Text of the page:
Was Ganga Convenient Dump For The Dead In Covid?
The sacred river Ganga became the dumping ground for the dead bodies during the 2nd wave of covid, claims the Director-General of National Mission for Clean Ganga and Head of Namami Gange Project.
According the book titled and written by him- Ganga: “Reimagining, Rejuvenating, Reconnecting”, this problem was confined to UP. Coauthored by him and Puskal Upadhyay, an IDAS officer who has worked with the NMCG, the book by Rajiv Ranjan Mishra has stirred quite a lot of controversy. A few days back, Bibek Debroy, chairman of, Economic Advisory Council to the Prime Minister, formally launched the book in the city.
Mishra is a 1987-batch Telangana-cadre IAS officer and served the NMCG in various capacities for over five years during two stints and is set to retire on December 31, 2021.
One section of the book, talks about the impact of the Pandemic in the river Ganga. Titled as “Floating Corpses: A River Defiled”, this section tells how five years of intense work to “save” the river appeared to be coming undone in days. As the pandemic spread wide and across, the number of deaths multiplied and due to overwhelming district administrations and stretching the functional limits of crematoria and burning ghats of UP and Bihar, the Ganga became an easy dumping ground for the dead.
The book also provides information about the data provided by districts to the state. As per districts, not more than 300 bodies were dumped in the river and “not the 1,000 plus reported.
Some portions of the book shared the experiences of Mishra, while he was recovering from Covid-19 at Medanta, stating “I was recuperating from a severe Covid-19 attack in the Gurugram-based Medanta, a super-speciality hospital when I heard about the unclaimed, half-burnt and swollen corpses floating in the holy Ganga in early May. Adding to the situation he writes in his book “Television channels, magazines, newspapers and social media sites were awash with macabre images and stories of bodies being dumped unceremoniously into the river. It was a traumatic and heart-breaking experience for me. As the Director General of the NMCG, my job is to be the custodian of the health of the Ganga, to rejuvenate its flow, ensure its return to its pristine purity and to ensure the same for its tributaries after years of neglect.”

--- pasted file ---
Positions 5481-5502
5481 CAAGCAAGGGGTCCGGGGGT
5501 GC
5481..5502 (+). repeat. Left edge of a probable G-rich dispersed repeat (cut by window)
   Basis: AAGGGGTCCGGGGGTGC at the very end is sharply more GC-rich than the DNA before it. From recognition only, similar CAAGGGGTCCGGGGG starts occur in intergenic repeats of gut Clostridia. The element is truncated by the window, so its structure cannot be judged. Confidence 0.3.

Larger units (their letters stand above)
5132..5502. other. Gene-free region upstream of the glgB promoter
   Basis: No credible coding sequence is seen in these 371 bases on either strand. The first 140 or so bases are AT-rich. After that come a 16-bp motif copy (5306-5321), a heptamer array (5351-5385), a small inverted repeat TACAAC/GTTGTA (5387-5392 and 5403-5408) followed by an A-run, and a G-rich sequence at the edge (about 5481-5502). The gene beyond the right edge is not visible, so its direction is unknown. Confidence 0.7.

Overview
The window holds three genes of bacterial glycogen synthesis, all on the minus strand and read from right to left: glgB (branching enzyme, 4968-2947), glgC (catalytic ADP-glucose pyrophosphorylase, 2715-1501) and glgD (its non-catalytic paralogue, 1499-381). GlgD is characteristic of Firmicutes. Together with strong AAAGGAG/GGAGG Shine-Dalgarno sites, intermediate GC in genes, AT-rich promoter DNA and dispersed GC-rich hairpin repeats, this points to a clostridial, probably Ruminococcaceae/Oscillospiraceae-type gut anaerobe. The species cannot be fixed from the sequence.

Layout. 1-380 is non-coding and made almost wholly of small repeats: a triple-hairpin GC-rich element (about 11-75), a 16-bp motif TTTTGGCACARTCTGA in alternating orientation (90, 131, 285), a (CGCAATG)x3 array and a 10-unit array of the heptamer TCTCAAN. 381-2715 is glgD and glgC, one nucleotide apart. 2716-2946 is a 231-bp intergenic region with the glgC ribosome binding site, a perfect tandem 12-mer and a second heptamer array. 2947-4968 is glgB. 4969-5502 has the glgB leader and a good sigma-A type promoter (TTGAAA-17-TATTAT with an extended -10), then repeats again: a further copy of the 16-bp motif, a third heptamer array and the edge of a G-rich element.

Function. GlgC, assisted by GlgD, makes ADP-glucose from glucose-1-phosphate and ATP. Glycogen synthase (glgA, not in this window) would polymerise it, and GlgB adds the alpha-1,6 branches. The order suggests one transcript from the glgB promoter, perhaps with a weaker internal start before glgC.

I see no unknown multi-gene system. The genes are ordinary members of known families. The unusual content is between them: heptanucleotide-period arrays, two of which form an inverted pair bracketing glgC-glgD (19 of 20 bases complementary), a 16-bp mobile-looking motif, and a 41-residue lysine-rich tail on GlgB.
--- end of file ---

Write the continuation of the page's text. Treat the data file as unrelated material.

At the time of the peak of 2nd wave of Covid the situation of river ganga was the worst, at that time, NMCG under Mishra asked all 59 District Ganga Committees to take “necessary action” to address the issue of floating dead bodies and submit an “action taken report”. Also, the states of Bihar and UP were asked to submit a “detailed report” on the issue. Following the instructions from NMCG, detailed data collection happened from each district regarding unidentified dead bodies or unclaimed corpses” from the Ganga and its tributaries.
As per reports from a senior UP official to the Central office, it was shared that the disposal of dead bodies in rivers was prevalent in the central and eastern regions of the state. There is also the detail of the poor covid management in all riparian states along the Ganga. “Poor management of funeral services, miscreants taking advantage of the situation to dump bodies into the river instead of cremating them, and adverse publicity from the media only added to our discomfort and helplessness,” it says.